Universal War One coverHumanity has colonized our entire solar system. In the middle of a civil war between the core planets and distant outlying planetary settlements, an immense black wall appears, cutting our solar system in two. The black wall absorbs all light and matter, and it’s up to a band of disgraced soldiers to investigate the phenomenon.

  • Titan, September 30, 2015
  • Denis Bajram
  • 288 pages, 8.5″x11″, hardcover
  • ISBN 9781782762386
  • $34.99 USD
  • Order online: Amazon

A dark space adventure leading to the story eating its own tale so to speak. What starts as a classic 1990s space rush to stop extinction moves through time travel and its trappings. The set up is excellent, with a small cast and a slow exploration of each as the story unfolds.

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Strong visuals and a thematic approach to colour. It immediately has the look of a foreign or non North American comic, but that’s a good thing. Bajram has a slight Windsor-Smith vibe going with the characters, with not a lot of facial expressions; people are mostly frowning. Lots of shadows.

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Page and panel layout is all over the place: whatever is needed to tell the story. Small panels in sequence to give rapid events or dialogue, dynamic space scenes taking the entire page with action panels overtop, and everything in between. It works.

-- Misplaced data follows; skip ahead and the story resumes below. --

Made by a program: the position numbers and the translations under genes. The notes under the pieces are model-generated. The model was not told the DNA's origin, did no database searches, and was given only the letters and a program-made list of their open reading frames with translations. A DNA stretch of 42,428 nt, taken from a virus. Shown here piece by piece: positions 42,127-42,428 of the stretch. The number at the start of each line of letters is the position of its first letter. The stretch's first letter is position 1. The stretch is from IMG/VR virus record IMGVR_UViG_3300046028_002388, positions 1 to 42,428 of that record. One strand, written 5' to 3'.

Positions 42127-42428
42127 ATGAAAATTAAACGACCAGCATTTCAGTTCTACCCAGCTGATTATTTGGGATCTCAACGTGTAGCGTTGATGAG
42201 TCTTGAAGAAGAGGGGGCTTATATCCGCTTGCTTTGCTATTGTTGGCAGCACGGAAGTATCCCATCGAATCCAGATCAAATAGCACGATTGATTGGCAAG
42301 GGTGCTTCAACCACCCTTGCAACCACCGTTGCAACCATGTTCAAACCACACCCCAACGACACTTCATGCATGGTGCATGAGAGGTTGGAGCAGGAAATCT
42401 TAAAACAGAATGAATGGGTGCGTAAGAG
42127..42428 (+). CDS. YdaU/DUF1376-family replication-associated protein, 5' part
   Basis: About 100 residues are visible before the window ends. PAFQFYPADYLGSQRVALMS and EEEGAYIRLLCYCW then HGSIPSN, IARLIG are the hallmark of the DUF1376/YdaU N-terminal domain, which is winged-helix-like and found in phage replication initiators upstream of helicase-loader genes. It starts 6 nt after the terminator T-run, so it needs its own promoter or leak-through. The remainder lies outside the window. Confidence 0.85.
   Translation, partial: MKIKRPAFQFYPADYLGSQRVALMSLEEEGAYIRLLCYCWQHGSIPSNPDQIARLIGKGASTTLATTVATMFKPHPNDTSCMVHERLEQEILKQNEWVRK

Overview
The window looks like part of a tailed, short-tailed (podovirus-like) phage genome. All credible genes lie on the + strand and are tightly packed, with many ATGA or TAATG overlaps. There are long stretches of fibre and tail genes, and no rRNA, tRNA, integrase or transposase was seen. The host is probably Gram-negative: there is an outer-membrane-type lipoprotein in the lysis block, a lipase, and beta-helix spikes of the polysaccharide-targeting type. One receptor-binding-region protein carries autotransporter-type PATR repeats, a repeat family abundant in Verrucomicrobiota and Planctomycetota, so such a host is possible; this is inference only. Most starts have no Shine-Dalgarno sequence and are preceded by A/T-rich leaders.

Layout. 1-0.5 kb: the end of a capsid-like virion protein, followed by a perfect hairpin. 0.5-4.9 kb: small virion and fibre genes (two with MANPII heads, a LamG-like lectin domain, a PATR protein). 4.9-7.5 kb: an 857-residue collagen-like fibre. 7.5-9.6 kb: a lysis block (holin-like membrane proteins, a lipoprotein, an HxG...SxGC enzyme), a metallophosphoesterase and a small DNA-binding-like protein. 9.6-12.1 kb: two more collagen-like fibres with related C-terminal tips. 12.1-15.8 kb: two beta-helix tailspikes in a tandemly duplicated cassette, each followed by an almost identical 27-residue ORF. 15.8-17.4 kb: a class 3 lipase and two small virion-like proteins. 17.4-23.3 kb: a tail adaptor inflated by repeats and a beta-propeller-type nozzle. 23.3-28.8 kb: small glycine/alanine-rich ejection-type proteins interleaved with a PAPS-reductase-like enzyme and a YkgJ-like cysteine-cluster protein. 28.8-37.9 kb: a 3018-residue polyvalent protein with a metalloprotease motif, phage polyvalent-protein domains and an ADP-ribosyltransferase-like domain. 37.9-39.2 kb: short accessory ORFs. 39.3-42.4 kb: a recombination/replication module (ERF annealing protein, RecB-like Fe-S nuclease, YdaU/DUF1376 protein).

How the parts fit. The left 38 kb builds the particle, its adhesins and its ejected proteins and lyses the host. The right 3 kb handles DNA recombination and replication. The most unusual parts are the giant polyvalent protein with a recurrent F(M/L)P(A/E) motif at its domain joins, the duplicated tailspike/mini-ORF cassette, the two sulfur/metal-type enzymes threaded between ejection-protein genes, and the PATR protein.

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Being the work of one man over eight years and six individual albums, Bajram’s style makes jumps, and is almost jarring when coming into the fifth chapter, Babel. It’s a drastic change in look, from character shapes and inking to a digital colour palette.

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This is a new translation of the original French material which ran from 1998 to 2006. Marvel previously published it as six volumes in 2008-2009 through their partnership with Soleil and later collected it in two hardcovers. This is a superior presentation over the previous Marvel books. This is a larger format, collected in one volume at a decent price point.

This translation contains numerous spelling and grammatical errors. Not sure why it required a new translation; perhaps Marvel holds the rights to their translation. That is the only detraction from an otherwise engaging and entertaining work.

Sewn binding, no dust jacket, thinner glossy pages with no bleed through. No extras or introduction. A straightforward and solid collection.